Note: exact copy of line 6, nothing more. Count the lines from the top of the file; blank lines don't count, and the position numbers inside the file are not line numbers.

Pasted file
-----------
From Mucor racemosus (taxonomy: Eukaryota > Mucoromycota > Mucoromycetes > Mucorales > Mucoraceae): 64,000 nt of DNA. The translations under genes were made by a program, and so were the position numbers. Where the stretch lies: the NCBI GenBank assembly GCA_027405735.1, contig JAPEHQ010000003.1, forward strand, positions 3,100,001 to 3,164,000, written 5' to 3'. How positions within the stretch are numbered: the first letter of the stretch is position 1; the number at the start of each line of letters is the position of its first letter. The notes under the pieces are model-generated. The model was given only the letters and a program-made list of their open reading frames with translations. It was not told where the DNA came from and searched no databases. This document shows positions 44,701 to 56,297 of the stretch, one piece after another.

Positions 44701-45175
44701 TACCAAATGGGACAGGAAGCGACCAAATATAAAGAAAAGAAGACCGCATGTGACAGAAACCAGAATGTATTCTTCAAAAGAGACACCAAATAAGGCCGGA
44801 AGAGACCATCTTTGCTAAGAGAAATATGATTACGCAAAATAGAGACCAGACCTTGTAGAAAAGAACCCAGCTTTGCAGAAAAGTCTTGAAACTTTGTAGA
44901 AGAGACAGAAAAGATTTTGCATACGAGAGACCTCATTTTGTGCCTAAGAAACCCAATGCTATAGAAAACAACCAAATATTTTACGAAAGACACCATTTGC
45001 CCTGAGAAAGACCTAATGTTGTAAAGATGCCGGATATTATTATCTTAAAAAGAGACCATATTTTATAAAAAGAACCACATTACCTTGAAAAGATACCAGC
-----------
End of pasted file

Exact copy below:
45001 CCTGAGAAAGACCTAATGTTGTAAAGATGCCGGATATTATTATCTTAAAAAGAGACCATATTTTATAAAAAGAACCACATTACCTTGAAAAGATACCAGC